Beloved Community Host FAQs

 

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How should I invite guests?

How do people find out about my dinner?

A:

Civic Dinners are designed to be inclusive and we prefer to have dinners that have a mix of both strangers and friends or acquaintances to make for an interesting conversation. We empower hosts with the responsibility of creating diverse tables, but diversity can mean demographic diversity (race, age, sex, location) or ideological diversity (conservative, liberal, religious, atheist) or socioeconomic diversity (student, retiree, CEO, working class). Until our diverse tables algorithm is ready for testing we rely on both the host and the platform for bringing people together. You can invite people by posting your dinner on Facebook, on Twitter, or printing out an invite and posting in your local coffee shop, student dorm room or by the water cooler at your office. And by posting your dinner on our platform, people searching for a dinner in your area will be able to see it and rsvp. 

As a host, do I have to pay for the meal?

Who covers the cost of food? 

A:

No, hosts are not expected to pay for the meal. In fact Civic Dinners are meant to be either potluck where everyone brings a dish or at a restaurant where everyone pays for their own meal with separate checks. If a host wishes to provide a meal at home, they can decide to charge guests for the cost of food within reason and the cost should be listed on the platform. Fixed prices should not exceed $35 to keep dinners accessible. After all, it's not meant to be about the food. It's all about the conversation.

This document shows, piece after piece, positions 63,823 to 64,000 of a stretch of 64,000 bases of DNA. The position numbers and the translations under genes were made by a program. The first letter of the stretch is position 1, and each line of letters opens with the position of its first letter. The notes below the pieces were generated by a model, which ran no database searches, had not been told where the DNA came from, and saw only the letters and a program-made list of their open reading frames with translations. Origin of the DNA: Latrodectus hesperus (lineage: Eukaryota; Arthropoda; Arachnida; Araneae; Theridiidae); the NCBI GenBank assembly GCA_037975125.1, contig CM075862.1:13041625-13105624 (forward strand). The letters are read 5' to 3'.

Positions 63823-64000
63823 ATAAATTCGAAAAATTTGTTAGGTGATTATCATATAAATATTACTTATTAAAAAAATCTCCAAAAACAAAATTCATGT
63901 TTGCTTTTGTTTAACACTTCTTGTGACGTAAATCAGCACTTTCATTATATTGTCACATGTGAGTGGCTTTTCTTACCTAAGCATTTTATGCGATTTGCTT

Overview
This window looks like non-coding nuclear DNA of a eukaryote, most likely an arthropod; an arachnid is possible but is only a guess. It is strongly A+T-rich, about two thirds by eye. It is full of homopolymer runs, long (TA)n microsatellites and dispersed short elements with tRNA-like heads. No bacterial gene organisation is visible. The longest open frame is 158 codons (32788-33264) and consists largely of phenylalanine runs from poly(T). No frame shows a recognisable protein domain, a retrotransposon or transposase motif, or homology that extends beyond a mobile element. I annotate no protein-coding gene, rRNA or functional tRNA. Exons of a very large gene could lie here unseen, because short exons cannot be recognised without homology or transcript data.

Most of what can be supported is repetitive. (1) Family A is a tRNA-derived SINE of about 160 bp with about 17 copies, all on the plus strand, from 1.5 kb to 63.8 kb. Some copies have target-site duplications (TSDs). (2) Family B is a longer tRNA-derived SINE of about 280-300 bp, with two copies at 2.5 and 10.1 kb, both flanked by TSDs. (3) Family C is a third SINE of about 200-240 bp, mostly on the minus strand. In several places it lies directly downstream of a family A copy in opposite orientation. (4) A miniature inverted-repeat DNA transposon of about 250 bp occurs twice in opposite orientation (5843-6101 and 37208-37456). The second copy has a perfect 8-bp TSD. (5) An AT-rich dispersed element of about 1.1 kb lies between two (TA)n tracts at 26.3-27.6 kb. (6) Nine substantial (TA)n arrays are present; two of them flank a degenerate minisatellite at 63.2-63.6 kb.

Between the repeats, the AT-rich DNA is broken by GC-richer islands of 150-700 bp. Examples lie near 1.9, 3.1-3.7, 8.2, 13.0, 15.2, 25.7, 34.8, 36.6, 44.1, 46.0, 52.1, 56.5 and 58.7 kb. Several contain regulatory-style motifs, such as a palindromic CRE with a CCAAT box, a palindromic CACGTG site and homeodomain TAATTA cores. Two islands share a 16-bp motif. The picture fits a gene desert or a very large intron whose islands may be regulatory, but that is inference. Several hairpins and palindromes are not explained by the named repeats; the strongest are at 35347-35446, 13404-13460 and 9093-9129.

What happens after the dinner?

Am I responsible for keeping the conversation going? Or taking action? 

A:

As a host, your main role is in setting a date, a time and location for strangers and friends to gather together to talk about the Beloved Community. At the dinner, we provide you with a question guide with prompts and questions that guide the conversation, with one person speaking at a time. The third question generally moves into empathetic action, and guests will start thinking about what they can do to make the current situation better. This inevitably leads to desire for action, either as individuals or as a group. It's not the responsibility of the host to keep the group together or organize a follow-up. After the dinner, all guests and the host will receive an email from Civic Dinners asking for feedback on the dinner conversation and a menu of actions which they can take. Those who wish to take action will be provided next steps. The most common request after a dinner is for the host to provide contact information for all guests, which is certainly available through the Civic Dinners platform. 

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